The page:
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House explosion kills 4-month-old, injures 2 adults

A natural gas explosion leveled a house in northern Charlotte Thursday night, killing a 1-year-old child and sending two adults to the hospital with life-threatening injuries.

Ninety minutes earlier, firefighters and Piedmont Natural Gas had been called to another home on the street, five houses down, after someone reported a strong odor of gas, said Charlotte Fire Department spokesman Capt. Mark Basnight.

Crews used meters around that house, but didn't detect any gas and left, Basnight said.

Then, about 7:45 p.m., the house exploded, hurling wood, bricks and insulation across Wellingford Street and shattering windows of houses nearby. The front door landed in a yard across the street.

Afterward, all that was left of the house was a pile of splintered wood. A mattress leaned on what used to be a wall and a 6-foot-tall flame shot out of a severed natural gas pipe.

Workers from the gas company were waiting to safely shut down the valve and had already cut gas to the rest of the block. Nearby houses were also evacuated.

Authorities were investigating what sparked the explosion.

“We're still trying to determine exactly what happened,” said David Trusty, a spokesman for Piedmont Natural Gas. “At this point, we're just not sure.”

He said he could not comment on Basnight's statement that gas company workers had been called to the scene before the explosion but had not detected a gas leak.

Authorities did not immediately identify the people who lived in the house. Neighbors standing outside said the family had moved into the house less than a month ago.

The toddler's body was found under the rubble, said MEDIC spokesman Eric Morrision. He said he couldn't comment on the extent of the adults' injuries.

Basnight said one of the adults was transported to the N.C. Jaycee Burn Center in Chapel Hill.

John McQueary had just gotten home from work and he was closing his eyes for a nap when “I just heard a boom. … I've seen stuff like that before, but never from that close.”

McQueary and his wife, Daisy, stood behind the police tape Thursday night, watching the flames and the activity of dozens of emergency personnel and waiting for the OK to check on the condition of their house. Daisy McQueary was headed to the store when the explosion happened.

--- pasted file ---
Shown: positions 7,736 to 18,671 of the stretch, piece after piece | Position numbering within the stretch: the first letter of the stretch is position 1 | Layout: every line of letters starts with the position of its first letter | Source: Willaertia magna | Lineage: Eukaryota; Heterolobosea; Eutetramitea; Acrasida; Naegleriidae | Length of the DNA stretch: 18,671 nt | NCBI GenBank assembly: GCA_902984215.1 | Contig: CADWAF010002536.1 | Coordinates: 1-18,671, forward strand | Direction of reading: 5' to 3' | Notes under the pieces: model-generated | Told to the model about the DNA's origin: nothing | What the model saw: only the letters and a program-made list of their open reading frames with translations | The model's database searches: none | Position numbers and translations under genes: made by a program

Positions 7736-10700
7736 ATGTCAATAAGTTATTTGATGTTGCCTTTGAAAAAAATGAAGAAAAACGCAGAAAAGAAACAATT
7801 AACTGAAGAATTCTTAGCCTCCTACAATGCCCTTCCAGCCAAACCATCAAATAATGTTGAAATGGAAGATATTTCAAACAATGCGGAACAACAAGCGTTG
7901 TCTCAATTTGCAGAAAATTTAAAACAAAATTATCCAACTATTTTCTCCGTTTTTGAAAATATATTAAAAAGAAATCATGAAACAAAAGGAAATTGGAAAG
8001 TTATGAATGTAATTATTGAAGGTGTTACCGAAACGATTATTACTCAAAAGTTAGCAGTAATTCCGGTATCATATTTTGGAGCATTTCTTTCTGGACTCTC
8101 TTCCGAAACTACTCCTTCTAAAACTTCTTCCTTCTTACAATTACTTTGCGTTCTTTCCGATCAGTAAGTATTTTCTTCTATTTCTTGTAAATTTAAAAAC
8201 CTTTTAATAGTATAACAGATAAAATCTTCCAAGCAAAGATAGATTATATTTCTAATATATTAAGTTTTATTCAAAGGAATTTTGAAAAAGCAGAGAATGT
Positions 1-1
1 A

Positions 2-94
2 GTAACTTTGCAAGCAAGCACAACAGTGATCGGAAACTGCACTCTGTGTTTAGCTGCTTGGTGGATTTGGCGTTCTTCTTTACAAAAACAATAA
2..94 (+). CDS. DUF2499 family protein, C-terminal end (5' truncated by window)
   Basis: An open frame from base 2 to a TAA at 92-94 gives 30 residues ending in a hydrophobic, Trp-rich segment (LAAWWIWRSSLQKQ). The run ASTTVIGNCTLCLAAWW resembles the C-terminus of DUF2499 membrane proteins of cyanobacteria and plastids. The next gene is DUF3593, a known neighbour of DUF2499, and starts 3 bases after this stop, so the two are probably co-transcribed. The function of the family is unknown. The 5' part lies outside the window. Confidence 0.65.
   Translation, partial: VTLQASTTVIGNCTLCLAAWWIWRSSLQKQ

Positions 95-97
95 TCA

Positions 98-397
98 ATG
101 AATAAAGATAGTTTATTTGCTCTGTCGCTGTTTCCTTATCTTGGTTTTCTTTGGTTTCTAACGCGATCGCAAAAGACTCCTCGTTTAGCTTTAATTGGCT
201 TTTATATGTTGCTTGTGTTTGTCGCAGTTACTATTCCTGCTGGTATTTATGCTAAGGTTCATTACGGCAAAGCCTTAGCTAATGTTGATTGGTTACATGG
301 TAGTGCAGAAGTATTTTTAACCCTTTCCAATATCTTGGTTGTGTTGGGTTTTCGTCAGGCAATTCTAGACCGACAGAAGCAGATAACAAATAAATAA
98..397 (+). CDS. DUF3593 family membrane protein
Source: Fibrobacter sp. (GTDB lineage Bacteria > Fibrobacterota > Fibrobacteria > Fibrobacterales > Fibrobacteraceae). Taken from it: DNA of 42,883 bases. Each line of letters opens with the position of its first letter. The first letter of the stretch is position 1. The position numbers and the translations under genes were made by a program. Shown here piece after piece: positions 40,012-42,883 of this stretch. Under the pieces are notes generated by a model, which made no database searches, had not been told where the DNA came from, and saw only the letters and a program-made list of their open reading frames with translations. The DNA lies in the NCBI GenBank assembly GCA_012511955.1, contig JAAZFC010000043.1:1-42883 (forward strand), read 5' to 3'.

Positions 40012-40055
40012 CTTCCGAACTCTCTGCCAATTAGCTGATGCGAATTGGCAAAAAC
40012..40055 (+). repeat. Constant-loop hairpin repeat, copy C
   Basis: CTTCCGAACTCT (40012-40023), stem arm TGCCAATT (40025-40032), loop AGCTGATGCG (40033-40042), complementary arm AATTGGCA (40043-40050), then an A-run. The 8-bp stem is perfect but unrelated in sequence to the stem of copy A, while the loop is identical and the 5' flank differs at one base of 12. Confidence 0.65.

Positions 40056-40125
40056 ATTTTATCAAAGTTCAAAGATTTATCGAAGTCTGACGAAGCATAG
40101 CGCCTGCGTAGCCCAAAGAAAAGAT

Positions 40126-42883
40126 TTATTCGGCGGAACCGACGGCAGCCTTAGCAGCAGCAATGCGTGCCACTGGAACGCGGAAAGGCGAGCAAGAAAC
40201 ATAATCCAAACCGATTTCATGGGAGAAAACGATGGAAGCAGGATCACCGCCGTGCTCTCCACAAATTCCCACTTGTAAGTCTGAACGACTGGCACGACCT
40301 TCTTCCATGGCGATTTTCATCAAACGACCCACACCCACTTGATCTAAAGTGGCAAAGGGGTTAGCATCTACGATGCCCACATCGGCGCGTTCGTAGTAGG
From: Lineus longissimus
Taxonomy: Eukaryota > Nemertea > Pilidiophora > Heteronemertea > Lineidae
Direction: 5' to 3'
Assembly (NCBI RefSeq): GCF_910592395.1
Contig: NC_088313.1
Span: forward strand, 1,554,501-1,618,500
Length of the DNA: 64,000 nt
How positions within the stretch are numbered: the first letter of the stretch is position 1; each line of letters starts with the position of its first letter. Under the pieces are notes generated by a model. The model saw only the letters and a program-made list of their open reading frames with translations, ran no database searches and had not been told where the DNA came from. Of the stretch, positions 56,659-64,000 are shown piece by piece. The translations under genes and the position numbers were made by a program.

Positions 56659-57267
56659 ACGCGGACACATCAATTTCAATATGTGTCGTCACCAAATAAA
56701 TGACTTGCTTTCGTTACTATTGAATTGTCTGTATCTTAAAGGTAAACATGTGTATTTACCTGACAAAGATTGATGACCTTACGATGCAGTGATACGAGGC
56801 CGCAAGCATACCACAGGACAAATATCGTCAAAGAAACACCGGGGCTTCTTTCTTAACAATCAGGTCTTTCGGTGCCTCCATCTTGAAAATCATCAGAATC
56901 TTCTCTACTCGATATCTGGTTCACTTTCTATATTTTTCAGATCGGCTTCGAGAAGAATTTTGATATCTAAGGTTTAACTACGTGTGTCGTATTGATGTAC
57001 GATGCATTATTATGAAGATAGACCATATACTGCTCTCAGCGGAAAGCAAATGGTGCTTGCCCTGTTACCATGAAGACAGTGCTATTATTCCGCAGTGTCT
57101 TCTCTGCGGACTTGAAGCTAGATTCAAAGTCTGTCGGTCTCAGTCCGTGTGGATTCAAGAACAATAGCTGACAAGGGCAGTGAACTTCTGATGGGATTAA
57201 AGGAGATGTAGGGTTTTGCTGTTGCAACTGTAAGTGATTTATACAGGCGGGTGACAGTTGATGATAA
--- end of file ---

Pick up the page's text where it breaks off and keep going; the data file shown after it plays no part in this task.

The side of the couple's house where she often sits watching TV at night was hit hard.

“I'm glad I was going to the store,” she said. “I would have been sitting right there at that window.” Staff writer Steve Lyttle contributed.

A natural gas explosion leveled a house in northern Charlotte Thursday night, killing a 1-year-old child and sending two adults to the hospital with life-threatening injuries.

Ninety minutes earlier, firefighters and Piedmont Natural Gas had been called to another home on the street, five houses down, after someone reported a strong odor of gas, said Charlotte Fire Department spokesman Capt. Mark Basnight.

Crews used meters around that house, but didn't detect any gas and left, Basnight said.

Then, about 7:45 p.m., the house exploded, hurling wood, bricks and insulation across Wellingford Street and shattering windows of houses nearby. The front door landed in a yard across the street.

Afterward, all that was left of the house was a pile of splintered wood. A mattress leaned on what used to be a wall and a 6-foot-tall flame shot out of a severed natural gas pipe.

Workers from the gas company were waiting to safely shut down the valve and had already cut gas to the rest of the block. Nearby houses were also evacuated.

Authorities were investigating what sparked the explosion.

“We're still trying to determine exactly what happened,” said David Trusty, a spokesman for Piedmont Natural Gas. “At this point, we're just not sure.”

He said he could not comment on Basnight's statement that gas company workers had been called to the scene before the explosion but had not detected a gas leak.

Authorities did not immediately identify the people who lived in the house. Neighbors standing outside said the family had moved into the house less than a month ago.

The toddler's body was found under the rubble, said MEDIC spokesman Eric Morrision. He said he couldn't comment on the extent of the adults' injuries.

Basnight said one of the adults was transported to the N.C. Jaycee Burn Center in Chapel Hill.

John McQueary had just gotten home from work and he was closing his eyes for a nap when “I just heard a boom. … I've seen stuff like that before, but never from that close.”

McQueary and his wife, Daisy, stood behind the police tape Thursday night, watching the flames and the activity of dozens of emergency personnel and waiting for the OK to check on the condition of their house. Daisy McQueary was headed to the store when the explosion happened.

The side of the couple's house where she often sits watching TV at night was hit hard.

“I'm glad I was going to the store,” she said. “I would have been sitting right there at that window.” Staff writer Steve Lyttle contributed.

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